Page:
How to Create a Pivot Table Style

You don’t have to stick with the default formats for your pivot tables. You can create a pivot table style with your own colours, and other formatting options that you like. Here’s how to get started, and a video with a simple formatting change that you can make.

Built-In Styles

There is a big collection of pivot table styles, and you might be satisfied with something from that collection.

For example, I like “Pivot Style Light 8”, so I’ll apply it to my pivot table.

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Tweak the Built-In Styles

The style you apply might be almost perfect, but maybe you’d like to make a little tweak to it.

If I’m printing this pivot table, the grey shading on the subheading rows will make them hard to read. I’d like to get rid of that shading.

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Can’t Modify the Built-In Styles

If I right-click on the style, to try to change it, the Modify command isn’t available. Those styles are locked in stone!

Create a Pivot Table Style

So, to make changes, you can click the Duplicate command, to create a Custom Style. Then, modify that Custom Style, with the formatting that you want.

But before you go to all that trouble, try something easier – it might help in some cases.

Change the Style Options

There are PivotTable Style Options that you can turn on or off, so try changing those, before you create a Custom Style.

  1. Select a cell in the pivot table
  2. Click the Design tab (under PivotTable Tools)
  3. In the PivotTable Style Options group, add or remove the checkmarks, for the Style Options:
    • Row Headers
    • Column Headers
    • Banded Rows
    • Banded Columns

When I removed the check mark for Row Headers, it took out the grey shading. It took out the Bold text too, but that’s fine. You could select the subheadings and their values, and make those Bold, with the commands on the Ribbon’s Home tab.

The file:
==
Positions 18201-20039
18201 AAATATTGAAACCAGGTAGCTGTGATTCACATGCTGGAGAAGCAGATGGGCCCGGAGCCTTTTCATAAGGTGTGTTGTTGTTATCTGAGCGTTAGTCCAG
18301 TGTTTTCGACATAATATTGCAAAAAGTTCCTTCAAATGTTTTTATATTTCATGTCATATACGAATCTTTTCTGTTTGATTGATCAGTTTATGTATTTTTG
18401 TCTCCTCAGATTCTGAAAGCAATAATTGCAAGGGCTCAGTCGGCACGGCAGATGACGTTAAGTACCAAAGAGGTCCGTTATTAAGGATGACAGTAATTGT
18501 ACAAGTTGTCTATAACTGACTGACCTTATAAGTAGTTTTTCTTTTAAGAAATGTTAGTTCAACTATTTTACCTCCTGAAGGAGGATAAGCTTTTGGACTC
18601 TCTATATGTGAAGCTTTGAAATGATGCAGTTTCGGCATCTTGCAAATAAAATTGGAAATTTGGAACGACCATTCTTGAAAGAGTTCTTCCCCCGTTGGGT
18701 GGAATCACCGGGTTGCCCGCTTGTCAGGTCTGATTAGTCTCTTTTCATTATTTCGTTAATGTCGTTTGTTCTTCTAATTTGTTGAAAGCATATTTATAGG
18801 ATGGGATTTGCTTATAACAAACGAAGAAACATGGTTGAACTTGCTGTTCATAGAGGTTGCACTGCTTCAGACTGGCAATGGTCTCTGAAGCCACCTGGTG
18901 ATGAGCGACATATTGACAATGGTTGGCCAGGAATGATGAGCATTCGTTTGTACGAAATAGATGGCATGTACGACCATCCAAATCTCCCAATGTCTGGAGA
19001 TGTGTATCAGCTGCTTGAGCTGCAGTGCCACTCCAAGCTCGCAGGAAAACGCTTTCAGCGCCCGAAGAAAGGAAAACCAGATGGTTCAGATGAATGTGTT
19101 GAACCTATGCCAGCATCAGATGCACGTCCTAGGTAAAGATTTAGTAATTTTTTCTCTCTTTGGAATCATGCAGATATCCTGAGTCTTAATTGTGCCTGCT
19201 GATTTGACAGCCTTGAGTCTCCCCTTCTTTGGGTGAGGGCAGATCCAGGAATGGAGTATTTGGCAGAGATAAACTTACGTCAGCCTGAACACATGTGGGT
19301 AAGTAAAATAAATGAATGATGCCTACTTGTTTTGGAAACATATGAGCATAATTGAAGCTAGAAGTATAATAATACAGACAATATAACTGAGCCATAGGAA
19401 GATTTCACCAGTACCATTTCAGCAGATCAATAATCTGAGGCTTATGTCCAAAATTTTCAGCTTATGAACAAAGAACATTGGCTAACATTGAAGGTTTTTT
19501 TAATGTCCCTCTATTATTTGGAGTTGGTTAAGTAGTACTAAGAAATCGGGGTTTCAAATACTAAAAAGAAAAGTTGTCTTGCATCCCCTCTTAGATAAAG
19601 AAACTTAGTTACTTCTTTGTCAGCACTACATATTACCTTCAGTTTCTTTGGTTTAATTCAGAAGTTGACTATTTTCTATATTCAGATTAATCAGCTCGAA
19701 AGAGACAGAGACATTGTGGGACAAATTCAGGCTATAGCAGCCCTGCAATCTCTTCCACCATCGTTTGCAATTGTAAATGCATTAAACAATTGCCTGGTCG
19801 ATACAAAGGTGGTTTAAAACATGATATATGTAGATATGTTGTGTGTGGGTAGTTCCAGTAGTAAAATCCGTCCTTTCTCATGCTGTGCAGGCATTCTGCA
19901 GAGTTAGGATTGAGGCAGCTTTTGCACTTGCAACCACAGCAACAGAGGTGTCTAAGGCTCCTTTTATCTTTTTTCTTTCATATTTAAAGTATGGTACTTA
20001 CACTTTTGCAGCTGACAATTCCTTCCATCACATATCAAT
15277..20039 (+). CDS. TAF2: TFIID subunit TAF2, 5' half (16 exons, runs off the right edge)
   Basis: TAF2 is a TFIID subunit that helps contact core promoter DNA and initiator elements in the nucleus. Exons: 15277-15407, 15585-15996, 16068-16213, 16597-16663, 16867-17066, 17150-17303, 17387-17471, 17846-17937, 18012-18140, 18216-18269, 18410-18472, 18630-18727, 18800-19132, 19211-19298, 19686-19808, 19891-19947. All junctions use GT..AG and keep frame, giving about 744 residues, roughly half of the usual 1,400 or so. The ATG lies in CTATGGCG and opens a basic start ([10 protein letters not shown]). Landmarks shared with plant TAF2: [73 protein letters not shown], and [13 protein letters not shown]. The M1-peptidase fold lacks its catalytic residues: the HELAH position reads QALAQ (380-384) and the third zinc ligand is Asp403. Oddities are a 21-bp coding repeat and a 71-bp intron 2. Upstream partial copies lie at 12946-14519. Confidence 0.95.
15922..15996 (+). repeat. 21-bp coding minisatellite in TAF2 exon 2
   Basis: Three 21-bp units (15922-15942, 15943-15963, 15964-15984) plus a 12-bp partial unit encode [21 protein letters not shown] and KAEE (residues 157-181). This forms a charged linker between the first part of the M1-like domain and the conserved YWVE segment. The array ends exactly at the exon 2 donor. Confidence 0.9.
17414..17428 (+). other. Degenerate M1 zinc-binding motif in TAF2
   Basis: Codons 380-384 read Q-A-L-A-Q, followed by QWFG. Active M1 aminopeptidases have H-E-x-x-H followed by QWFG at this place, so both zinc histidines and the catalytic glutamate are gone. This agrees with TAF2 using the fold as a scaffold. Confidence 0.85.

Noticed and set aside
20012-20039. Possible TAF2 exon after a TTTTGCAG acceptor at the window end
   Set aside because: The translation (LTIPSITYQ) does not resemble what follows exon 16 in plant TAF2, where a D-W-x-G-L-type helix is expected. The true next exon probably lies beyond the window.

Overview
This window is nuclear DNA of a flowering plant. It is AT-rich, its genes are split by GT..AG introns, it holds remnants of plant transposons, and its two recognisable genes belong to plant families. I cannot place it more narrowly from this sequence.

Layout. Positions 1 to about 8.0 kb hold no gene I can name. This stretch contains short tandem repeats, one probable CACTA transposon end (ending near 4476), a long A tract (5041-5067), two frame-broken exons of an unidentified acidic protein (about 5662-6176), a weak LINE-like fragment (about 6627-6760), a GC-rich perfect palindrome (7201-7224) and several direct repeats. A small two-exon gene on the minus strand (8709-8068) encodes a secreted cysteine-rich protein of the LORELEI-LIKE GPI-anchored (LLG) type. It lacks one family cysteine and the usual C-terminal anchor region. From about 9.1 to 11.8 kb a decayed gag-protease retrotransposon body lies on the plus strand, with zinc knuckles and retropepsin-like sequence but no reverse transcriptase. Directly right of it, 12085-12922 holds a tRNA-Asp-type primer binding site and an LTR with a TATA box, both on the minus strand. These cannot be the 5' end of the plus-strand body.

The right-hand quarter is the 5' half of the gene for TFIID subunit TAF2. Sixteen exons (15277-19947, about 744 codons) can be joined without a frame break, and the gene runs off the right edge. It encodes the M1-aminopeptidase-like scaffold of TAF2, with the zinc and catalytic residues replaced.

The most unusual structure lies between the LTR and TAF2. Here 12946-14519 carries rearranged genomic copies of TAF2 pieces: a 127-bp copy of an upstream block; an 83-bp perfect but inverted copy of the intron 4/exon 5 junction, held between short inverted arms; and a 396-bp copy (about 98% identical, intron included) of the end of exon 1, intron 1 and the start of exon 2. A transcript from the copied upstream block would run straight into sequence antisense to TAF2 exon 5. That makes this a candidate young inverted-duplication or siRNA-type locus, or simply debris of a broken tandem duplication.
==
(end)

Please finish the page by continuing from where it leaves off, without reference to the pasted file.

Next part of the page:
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Create a Pivot Table Style

If you need more changes than the Style Options provide, then duplicate one of the built-in PivotTable Styles, and modify it. I’ll turn the Row Headers option back on, and make a duplicate of the Pivot Style Light 8 style.

As soon as you click the Duplicate command, the Modify PivotTable Style window opens.

  • Give your style a name, e.g. MY PivotStyleLight8
  • Next, click on one of the items in the list of Table Elements. I’ve clicked Row Subheading1, and its formatting details show in the bottom section of the window. (NOTE: Elements in Bold text have formatting applied)

How to Create a Pivot Table Style

  • Click the Formatting button to change or add formatting, or click the Clear button, to clear the existing formatting. There are more details on my Pivot Table Formatting page.
  • After you’re finished, click OK

And nothing changes! There’s one more step to do.

Apply the Custom Style

After you create a Custom Style, it isn’t applied automatically, to the active pivot table. It’s funny, because Excel makes other decisions without a second thought (I’m looking at you, default Compact Layout!)

Anyway, until they add a check box that lets us apply the Custom Style after creating it, we have to apply it ourselves.

  • Select a cell in the pivot table
  • Click the More button, at the bottom right of the PivotTable Styles list.

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  • In the Custom section, click on your new Custom Style

apply a custom Pivot Table Style

Now the pivot table uses that style, and shows the formatting that you created for that Custom Style.

Video: How to Create a Pivot Table Style

Here’s a short video that shows another example of how to create a Pivot Table Style.

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